Voxengo Premium Membership - All Voxengo Plugins For a Fixed One-Time Fee
Forums     Plugins     Marquis Compressor Program-Dependent Release Contour

This topic was created before release of the latest product version, and it may contain details irrelevant to this version.  Replying is disabled for this topic.

Ok...and finally.  Is there anyway to define to us...in any way.  What makes those filters different from one another.

By the way....THANK YOU for the answering all of these questions.

;)

Elvenking: Ok...so its may be said that, A = One process, B= One Process and C= One Process. (Each being distinct and separate processes) but the combination of them is the system.  Right?

Aleksey Vaneev: Yes, they are.  As I've replied earlier, they are FILTERS.


What makes them different is that you can't represent three filters with a single one.  Other than that they are identical.

Elvenking: Ok...and finally.  Is there anyway to define to us...in any way.  What makes those filters different from one another.


I see.  So all you are saying is, that they are the same filter...but...the sum of them is far more than just an additive effect.  In other words, this explains why we get different results from using a setting of 1.0, 10, 10, than we would with a setting of 10, 10, 1.0.  Okay.  Also, that programatically....filter one is applied first...then filter 2...then filter 3.  It would be the same as applying three filters in series.  So combined, they have some sort of influence over the filter that follows.

Will there be any way to make the graph more adequately reflect the parameters?

Aleksey Vaneev: What makes them different is that you can't represent three filters with a single one.  Other than that they are identical.

Elvenking: Ok...and finally.  Is there anyway to define to us...in any way.  What makes those filters different from one another.


Also, with the default settings of the PDRC...is that the state of the compressor in its most "automatic" state. (Meaning, little or no influence over how Marquis is determining release time)

Aleksey Vaneev: What makes them different is that you can't represent three filters with a single one.  Other than that they are identical.

Elvenking: Ok...and finally.  Is there anyway to define to us...in any way.  What makes those filters different from one another.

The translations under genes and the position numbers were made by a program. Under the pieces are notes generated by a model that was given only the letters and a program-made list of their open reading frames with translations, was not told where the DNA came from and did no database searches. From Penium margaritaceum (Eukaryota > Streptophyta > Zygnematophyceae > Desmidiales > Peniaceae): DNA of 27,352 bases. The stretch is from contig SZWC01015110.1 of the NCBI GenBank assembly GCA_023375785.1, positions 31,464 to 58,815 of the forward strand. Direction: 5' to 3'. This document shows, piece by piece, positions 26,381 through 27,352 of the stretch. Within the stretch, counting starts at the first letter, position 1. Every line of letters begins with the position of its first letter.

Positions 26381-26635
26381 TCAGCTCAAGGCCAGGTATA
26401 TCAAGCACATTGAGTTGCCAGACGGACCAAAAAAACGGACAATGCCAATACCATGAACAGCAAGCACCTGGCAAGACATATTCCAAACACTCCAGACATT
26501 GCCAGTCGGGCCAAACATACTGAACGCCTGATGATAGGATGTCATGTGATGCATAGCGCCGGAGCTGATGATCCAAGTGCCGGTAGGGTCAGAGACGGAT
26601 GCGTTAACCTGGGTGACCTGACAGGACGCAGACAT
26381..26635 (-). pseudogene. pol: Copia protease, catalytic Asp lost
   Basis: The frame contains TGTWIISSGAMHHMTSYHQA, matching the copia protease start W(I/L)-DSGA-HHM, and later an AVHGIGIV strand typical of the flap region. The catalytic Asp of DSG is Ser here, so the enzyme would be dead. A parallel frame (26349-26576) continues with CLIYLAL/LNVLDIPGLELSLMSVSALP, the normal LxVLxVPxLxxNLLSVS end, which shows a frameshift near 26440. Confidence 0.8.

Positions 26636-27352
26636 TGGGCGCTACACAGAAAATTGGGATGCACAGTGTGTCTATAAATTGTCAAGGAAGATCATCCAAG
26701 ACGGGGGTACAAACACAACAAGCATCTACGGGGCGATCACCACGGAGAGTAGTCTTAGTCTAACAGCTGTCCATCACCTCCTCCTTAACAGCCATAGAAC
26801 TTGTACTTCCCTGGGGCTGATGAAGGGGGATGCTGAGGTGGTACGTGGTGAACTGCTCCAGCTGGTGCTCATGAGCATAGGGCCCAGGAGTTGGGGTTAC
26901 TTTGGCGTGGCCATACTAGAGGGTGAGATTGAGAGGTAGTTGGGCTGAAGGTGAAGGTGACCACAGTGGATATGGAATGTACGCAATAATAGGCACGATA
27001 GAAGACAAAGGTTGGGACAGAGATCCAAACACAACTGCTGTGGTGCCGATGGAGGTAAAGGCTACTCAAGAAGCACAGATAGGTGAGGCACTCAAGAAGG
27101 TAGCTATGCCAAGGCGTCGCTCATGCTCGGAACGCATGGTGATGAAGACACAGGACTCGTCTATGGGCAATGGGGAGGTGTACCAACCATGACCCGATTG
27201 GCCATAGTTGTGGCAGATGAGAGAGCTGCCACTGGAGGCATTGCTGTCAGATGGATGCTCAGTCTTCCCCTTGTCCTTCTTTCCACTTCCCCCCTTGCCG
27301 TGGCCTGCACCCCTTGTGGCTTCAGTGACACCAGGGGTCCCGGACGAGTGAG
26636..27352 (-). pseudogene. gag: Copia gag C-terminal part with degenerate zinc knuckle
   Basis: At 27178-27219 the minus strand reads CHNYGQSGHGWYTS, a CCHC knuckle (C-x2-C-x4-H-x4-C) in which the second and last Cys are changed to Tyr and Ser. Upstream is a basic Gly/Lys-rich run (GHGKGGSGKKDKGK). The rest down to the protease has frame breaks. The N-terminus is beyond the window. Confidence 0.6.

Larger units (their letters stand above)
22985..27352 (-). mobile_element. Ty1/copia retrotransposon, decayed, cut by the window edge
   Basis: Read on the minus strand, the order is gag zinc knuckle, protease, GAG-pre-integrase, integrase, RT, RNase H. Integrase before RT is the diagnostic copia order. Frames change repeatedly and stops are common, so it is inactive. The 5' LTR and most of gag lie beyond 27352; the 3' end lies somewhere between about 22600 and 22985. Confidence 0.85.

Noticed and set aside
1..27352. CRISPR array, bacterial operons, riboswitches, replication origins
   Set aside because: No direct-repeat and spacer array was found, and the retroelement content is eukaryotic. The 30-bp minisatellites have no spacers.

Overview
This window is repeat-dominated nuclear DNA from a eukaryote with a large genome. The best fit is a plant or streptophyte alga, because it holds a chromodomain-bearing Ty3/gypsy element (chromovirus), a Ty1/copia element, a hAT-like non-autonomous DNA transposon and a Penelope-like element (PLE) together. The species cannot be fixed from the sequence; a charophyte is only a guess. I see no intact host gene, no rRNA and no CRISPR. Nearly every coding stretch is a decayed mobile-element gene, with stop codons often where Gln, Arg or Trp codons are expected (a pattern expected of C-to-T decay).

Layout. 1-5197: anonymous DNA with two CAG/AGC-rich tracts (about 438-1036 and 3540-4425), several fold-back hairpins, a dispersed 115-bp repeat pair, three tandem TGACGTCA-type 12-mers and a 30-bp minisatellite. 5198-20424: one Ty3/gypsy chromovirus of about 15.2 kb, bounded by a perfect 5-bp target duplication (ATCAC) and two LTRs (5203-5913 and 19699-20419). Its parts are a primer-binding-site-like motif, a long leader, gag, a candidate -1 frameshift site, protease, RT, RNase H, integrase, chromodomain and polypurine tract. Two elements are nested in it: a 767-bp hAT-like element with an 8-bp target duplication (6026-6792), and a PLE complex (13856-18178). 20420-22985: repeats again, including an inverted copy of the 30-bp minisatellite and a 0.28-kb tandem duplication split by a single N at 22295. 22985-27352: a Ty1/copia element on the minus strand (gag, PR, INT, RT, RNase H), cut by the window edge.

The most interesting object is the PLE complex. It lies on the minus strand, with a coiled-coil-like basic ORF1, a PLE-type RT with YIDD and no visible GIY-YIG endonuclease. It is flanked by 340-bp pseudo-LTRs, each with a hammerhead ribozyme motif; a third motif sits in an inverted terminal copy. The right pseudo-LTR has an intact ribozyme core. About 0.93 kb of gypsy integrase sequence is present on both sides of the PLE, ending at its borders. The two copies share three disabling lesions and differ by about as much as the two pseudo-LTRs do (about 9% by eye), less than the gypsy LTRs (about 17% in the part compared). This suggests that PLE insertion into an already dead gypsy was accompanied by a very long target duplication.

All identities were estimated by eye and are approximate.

Yes, these filters are applied in series.  However, it was not an expected fact that 1,10,10 and 10,10,1 produce different results - probably, this behavior exists due to computation errors only (computers have finite precision, especially with floating point number comparisons).

I do not think I can reflect these parameters more adequately than what we have now.


Elvenking: Also, with the default settings of the PDRC...is that the state of the compressor in its most ''automatic'' state. (Meaning, little or no influence over how Marquis is determining release time)

It is an average setting in my opinion.  PDRC to have little or no influence should be tuned to 0.1,0.1,0.1.


Aleksey, you have done a great job.  Thanks for taking the time to respond today.  It is really appreciated.  No more questions over here.

Aleksey Vaneev: Yes, these filters are applied in series.  However, it was not an expected fact that 1,10,10 and 10,10,1 produce different results - probably, this behavior exists due to computation errors only (computers have finite precision, especially with floating point number comparisons).

Aleksey Vaneev: I do not think I can reflect these parameters more adequately than what we have now.


OK, glad this was helpful.  I'll include some of these details in the user's manual.

I love Elvenking

Ok...posted this on a parallel thread as my best explanation of what the PDRC does.  Aleksey, you can review and correct if you would like:

Ok here it goes, I will do this to the best of my ability.

Firstly, we all know what release time is: The program material (audio) crosses the threshold, activating the gain reduction algorithms, As soon as the audio level falls below the threshold set point, the compressor releases the input signal back to its uncompressed state.  Release time is how much time we give to go from the "reducing gain" state, back to 0 gain reduction.  Ok, basic compressor stuff.

In the case of the Marquis, we have what is called a Program Dependant Release mode.  The states, that there are algorithms inside the code (circutry) that will attempt to analyze the audio transients, and create a release time that is appropriate, with loose reference to the set release time.  So say we have the release time set to 300ms, and we are compressing a cymbal with a long decay.  The compressor may stretch out the release time to accomodate for the extended decay time.  From what Aleksey has told me about the Marquis, this time adjustment should never fall below the set release time.  So no matter how short the transient, the release time should always be at least 300ms.  In essence, if the audio level of the intrument being compressed is falling slowly, the release time is likely to appear longer.